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Record identifier : 568806
Personal Name - Primary Intelectual Responsibility : Liberatos, Penny
Title and statement of responsibility : Pathways to poor health outcomes for children of low income teen mothers [Thesis]
Publication, Distribution,Etc. : Columbia University, 2007
Language of the Item : eng
Dissertation of thesis details and type of degree : Ph.D
Body granting the degree : , Columbia University
Summary or Abstract : Background. Child-bearing during adolescence is a serious social and public health concern with well-documented negative consequences for adolescent mothers and their children. Two causal hypotheses have been proposed to explain negative health consequences for offspring: (1) parenting : young maternal age and suboptimal parenting behaviors; and (2) social factors : social/family characteristics (e.g., poverty, single parenthood, low education, stress).Purpose. To identify and assess variables and causal pathways that influence the health of children of adolescent mothers and to evaluate the two causal hypotheses above.Methods. Subjects were 162 predominantly African-American and Latino adolescent mother-child dyads from low-income families receiving care from mainly publicly-funded facilities in New York City. Interviews were conducted with mothers about their health and that of their child. Pediatricians conducted medical examinations of the children (ages 12-48 months).The Notre Dame Parenting Project model of adolescent parenting was modified and expanded to focus more broadly on child health. Relationships among constructs in the revised model (i.e., stress, social support, maternal health, parenting) and their role in affecting child health outcomes were explored. Causal pathways supporting the influence of the social factors and parenting hypotheses on these outcomes were compared. Direct and indirect effects of model constructs were identified through a series of multivariate linear models organized sequentially using an approach by Alwin and Hauser (1975).Results. Key findings: (1) stress played an important role influencing the mother's and child's health both directly and indirectly; (2) role of social support was independent of stress and inconsistent, especially from the grandmother and child's father; and (3) education and poverty both influenced the mother's parenting behaviors and child health. Overall, findings showed that model constructs play an important role in child health. Comparison of pathways for the two causal hypotheses showed that both made an almost equal contribution in explaining child health outcomes Conclusion. This study has combined the disciplines of public health and developmental psychology to address a serious public health issue. Future work can focus more closely on the pathways identified to gain a better understanding of the determinants of child health for offspring of adolescent mothers..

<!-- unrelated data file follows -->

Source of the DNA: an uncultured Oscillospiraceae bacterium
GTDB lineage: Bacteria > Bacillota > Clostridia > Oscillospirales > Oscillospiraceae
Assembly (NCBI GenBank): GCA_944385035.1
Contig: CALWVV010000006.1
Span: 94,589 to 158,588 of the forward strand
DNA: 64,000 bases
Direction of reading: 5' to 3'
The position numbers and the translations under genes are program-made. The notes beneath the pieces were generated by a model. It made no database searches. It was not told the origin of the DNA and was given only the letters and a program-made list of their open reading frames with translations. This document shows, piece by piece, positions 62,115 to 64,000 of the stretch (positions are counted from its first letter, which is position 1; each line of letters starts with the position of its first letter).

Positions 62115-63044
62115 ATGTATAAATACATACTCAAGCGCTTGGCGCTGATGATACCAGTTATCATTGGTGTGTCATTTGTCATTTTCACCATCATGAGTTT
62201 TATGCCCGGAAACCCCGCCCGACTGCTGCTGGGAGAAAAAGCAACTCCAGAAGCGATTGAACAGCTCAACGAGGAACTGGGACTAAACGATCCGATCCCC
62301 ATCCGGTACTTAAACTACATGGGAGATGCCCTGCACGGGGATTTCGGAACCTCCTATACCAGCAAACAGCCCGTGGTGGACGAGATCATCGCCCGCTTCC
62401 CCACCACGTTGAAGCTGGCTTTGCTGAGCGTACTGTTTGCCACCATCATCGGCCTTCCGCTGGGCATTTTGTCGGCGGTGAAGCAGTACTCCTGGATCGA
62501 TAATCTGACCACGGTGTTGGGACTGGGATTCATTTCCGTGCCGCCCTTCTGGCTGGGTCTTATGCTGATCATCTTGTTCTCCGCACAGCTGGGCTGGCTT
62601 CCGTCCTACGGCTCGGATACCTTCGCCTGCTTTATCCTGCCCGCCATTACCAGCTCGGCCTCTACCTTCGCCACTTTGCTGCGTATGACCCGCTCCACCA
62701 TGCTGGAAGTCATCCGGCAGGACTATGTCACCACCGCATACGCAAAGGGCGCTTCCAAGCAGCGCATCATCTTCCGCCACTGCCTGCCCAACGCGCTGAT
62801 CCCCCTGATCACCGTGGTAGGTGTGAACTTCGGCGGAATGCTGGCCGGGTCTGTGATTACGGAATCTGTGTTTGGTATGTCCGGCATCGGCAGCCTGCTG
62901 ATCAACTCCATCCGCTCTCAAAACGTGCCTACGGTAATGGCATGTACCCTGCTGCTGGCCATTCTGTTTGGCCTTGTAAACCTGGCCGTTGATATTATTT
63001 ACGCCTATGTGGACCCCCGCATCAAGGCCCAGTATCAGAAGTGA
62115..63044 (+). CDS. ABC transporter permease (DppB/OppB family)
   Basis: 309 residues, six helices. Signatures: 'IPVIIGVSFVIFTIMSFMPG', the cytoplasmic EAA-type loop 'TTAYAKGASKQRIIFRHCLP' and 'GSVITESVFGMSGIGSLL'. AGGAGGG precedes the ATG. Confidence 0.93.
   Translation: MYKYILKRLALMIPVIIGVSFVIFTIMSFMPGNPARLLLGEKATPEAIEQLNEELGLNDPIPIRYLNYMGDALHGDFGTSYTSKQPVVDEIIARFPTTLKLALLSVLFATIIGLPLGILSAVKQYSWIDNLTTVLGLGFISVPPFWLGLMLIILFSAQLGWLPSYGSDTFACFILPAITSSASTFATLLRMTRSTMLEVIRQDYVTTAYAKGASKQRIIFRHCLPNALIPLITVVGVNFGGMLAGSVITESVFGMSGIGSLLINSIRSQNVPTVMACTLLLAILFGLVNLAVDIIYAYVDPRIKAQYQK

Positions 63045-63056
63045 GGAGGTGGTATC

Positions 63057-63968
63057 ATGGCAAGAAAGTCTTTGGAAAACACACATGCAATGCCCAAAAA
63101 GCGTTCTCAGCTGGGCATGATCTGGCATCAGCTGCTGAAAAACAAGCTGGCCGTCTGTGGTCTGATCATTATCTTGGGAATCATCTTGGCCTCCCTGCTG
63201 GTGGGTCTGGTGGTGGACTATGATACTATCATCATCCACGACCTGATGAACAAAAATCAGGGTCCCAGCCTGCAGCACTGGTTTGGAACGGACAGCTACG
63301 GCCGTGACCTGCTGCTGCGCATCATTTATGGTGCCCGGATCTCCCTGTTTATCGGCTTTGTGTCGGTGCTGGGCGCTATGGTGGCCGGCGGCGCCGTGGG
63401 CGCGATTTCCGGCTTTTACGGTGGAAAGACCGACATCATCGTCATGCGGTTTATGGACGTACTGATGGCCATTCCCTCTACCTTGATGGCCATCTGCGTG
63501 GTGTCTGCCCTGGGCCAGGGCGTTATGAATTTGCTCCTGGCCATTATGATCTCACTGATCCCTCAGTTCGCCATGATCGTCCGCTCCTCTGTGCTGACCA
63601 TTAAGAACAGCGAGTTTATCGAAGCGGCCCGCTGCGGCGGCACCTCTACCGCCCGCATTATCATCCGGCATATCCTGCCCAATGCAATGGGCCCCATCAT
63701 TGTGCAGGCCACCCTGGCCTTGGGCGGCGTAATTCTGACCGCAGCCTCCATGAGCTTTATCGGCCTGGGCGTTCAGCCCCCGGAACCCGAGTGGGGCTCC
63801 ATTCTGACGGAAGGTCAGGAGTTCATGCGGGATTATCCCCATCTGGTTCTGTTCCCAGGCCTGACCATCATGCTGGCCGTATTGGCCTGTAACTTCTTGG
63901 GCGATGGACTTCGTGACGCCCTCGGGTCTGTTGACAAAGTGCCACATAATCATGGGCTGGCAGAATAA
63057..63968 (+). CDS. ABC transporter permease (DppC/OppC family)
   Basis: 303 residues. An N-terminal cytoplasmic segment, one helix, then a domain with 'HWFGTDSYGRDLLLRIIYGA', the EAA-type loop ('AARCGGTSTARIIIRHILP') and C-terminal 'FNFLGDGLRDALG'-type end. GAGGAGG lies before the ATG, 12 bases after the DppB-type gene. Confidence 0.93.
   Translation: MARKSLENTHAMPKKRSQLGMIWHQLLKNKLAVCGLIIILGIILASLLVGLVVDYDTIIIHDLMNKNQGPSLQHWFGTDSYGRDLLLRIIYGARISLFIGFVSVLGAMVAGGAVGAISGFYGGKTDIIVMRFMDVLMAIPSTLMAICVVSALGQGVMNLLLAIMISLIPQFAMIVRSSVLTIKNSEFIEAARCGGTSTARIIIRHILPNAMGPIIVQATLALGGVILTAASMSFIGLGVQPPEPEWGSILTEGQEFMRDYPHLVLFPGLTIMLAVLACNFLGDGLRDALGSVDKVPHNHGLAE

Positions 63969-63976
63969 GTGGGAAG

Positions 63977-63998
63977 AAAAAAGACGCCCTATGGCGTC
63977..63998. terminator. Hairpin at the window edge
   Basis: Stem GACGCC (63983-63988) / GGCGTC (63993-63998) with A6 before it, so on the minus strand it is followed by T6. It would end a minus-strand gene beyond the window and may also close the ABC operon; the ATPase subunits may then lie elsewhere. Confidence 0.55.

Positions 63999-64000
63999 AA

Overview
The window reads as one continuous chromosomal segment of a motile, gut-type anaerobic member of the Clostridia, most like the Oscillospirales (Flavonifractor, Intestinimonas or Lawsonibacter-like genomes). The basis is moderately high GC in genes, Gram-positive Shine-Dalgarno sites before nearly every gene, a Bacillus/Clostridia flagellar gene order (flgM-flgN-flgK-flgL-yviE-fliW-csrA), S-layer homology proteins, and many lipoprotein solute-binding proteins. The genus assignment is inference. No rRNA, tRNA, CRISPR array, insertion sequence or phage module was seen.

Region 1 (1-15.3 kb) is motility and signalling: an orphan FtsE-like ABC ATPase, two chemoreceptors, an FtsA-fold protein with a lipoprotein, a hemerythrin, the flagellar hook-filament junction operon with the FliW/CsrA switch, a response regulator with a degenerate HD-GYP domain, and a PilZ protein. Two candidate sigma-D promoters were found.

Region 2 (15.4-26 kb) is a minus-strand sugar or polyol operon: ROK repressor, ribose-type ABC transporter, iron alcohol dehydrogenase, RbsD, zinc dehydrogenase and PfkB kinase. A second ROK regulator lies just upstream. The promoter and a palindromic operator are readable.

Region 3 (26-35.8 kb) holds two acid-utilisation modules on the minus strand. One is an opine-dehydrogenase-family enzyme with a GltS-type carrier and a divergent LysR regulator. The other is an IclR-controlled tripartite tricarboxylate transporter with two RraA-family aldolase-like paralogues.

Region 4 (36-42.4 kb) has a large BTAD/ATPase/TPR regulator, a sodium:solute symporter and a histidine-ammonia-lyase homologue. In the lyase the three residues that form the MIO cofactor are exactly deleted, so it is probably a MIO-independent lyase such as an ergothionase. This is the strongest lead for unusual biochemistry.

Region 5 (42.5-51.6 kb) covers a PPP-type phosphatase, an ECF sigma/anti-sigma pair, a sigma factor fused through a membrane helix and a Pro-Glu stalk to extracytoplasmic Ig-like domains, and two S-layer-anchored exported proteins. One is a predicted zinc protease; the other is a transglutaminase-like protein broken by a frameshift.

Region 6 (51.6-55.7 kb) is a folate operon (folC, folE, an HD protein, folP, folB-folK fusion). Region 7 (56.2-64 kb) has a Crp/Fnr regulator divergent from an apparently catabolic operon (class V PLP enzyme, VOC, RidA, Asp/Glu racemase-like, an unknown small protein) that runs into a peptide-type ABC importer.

Topical Name Used as Subject : Public health
: Developmental psychology
: Studies
: Teenage parents
Information of biblio record : TL
 
 
 
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